Sunday, October 26, 2014

Don't let anyone take your place.

Two and a half years ago my husband passed away. During that time we have been carefully sharing his possessions with others. We started with the family and dispensed items the way we knew Grandpa would have wanted. That was easy. 

Then we got to the "little bit more complicated stuff" and we did pretty good with that. That is the stuff you give to 2-6 year olds and try to explain that they cannot play with it. Good luck with that. 

Then we got to the other stuff. The stuff in the Man Cave. All that stuff that I had no idea what it was. You have no idea how much I have wished over the last few months that Sears still had a catalog! But it turned out that I didn't need that old catalog because neighbors and people I did not know visited my garage sale and told me what everything was and what it was worth.

I know what you are going to say. They told me what it was worth and then bought it for that price. No they didn't. They explained to me what I had and gave me an estimated price for each item. Some of it sold; some of it didn't. 

There is very little left now. The garage he built is almost empty. The material things are gone and now his "dash" has taken its place in our family tree.

With every life event I always think back to our ancestors, especially those who lived a couple of hundred years ago in log houses in Kentucky and Ohio. What happened when they passed away? I doubt they had a garage sale, but I am sure there were several things that disappeared out the back door and I am sure there were items that were carefully shared.

But the one thing that remains constant is that person's place in the family. No one else can ever take that person's place. That is why proof and documentation are so important. 

Saturday, October 18, 2014

The Forgotten Little War

Do you have an ancestor that was born after the Revolutionary War? Did he move west with his family into the Ohio/Kentucky frontier? Is he just a speed bump on your 5-generation pedigree chart? He was born, married, died and that is just about it.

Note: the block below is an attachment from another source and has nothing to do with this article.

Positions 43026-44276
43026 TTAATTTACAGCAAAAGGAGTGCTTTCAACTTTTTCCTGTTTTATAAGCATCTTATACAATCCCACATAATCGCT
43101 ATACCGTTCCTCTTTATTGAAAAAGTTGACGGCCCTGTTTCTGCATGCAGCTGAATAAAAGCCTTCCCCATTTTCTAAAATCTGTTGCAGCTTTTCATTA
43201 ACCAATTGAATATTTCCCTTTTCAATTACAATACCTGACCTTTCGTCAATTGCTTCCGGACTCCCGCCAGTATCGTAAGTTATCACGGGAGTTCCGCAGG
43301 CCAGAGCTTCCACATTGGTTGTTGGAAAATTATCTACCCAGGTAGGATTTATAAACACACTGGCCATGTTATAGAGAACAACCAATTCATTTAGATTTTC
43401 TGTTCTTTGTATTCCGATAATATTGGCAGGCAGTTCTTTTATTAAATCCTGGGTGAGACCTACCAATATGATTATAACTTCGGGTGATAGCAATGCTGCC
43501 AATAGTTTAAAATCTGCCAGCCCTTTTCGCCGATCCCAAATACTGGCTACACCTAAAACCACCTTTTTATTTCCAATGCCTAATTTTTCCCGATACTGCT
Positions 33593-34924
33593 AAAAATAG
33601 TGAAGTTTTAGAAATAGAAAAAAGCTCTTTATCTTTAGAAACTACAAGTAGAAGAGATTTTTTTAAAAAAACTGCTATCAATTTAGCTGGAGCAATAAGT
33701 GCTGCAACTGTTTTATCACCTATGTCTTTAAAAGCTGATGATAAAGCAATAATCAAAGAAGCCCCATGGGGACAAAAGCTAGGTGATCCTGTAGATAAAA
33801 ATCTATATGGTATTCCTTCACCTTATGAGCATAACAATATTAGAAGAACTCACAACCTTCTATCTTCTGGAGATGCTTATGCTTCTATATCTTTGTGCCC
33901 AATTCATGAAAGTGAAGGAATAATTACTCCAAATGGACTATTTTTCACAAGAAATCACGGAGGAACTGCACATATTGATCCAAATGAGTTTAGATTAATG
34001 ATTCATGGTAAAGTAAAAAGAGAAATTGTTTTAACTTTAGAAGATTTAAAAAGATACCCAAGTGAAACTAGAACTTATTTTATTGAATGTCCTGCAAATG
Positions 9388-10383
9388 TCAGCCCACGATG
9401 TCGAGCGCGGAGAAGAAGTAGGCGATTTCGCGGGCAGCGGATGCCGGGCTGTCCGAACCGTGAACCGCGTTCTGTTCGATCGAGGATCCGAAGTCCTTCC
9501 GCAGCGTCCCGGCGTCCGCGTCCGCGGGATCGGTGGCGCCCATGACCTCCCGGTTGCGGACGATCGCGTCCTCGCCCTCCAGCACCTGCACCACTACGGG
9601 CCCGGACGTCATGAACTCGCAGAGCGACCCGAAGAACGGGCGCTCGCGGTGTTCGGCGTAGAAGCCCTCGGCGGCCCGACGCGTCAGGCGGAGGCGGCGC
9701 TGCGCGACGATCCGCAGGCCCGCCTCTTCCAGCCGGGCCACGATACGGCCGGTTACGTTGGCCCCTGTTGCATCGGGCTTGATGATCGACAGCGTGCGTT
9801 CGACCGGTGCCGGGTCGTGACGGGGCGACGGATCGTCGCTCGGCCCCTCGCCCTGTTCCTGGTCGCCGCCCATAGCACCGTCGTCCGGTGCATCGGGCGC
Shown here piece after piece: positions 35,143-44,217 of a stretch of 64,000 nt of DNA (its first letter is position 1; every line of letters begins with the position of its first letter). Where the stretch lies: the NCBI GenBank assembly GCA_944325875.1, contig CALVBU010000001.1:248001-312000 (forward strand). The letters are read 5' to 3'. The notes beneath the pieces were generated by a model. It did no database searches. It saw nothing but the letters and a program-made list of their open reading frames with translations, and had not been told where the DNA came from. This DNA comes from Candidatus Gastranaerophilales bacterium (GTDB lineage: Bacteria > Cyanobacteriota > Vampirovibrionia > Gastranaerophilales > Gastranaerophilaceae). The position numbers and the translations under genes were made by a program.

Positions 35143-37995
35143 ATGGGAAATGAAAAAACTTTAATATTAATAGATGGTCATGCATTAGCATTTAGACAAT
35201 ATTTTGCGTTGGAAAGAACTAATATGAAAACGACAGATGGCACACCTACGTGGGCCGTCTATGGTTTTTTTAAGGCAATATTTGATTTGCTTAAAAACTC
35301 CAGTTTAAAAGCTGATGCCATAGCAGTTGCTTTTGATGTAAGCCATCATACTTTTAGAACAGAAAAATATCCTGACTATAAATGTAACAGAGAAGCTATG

Well, just maybe he has more of a story to tell you than you originally thought. Maybe he fought in the War of 1812. I have talked to a lot of women lately who have basically dismissed their male ancestors from that time period. After all they are hard to find in the census. Graves are hard to locate. And they seem to have a tendency to hide in the woods.

I knew I had an ancestor who supposedly fought in the War of 1812, but his ancestors and descendents had a much more glamorous life than he did. The only purpose he served was that he proved a link between two generations. That sounds cruel and I regret looking at him that way but his time to be recognized has arrived. I guess we all have our 15 minutes of fame -- even if it takes over 200 years for it to happen.

I don't completely understand why this war and the men who sacrificed all or a part of their lives for this cause have been ignored. My interest in this forgotten war was sparked a few months ago when I attended the OGS Conference at Kalahari in Sandusky, Ohio. Before this conference the only 1812 lineage societies I saw were for men only. Finally at Kalahari, in the right place, at the right time I found the U S Daughters of 1812

It is amazing how just one contact will fan out to so many women -- all of us with the same mind set -- this ancestor in our family tree didn't have that much to offer. It has been an amazing discovery for all of us. Most of us are just beginning to know these ancestors from this forgotten war and I am sure we have an exciting journey ahead of us. 

As for my ancestor. He was William Perkins who was born in Virginia in 1788. He married Malinda Rice in Bracken County, Kentucky in 1811. He and his wife died in 1815 leaving two young sons who were raised by their grandfather Philip Rice and his wife, Martha Vaughn. It is easy to see how someone with such a short life could be overlooked in a family tree.

I suggest you take another look at your pedigree chart and see if maybe you have an ancestor who was a part of the "forgotten little war".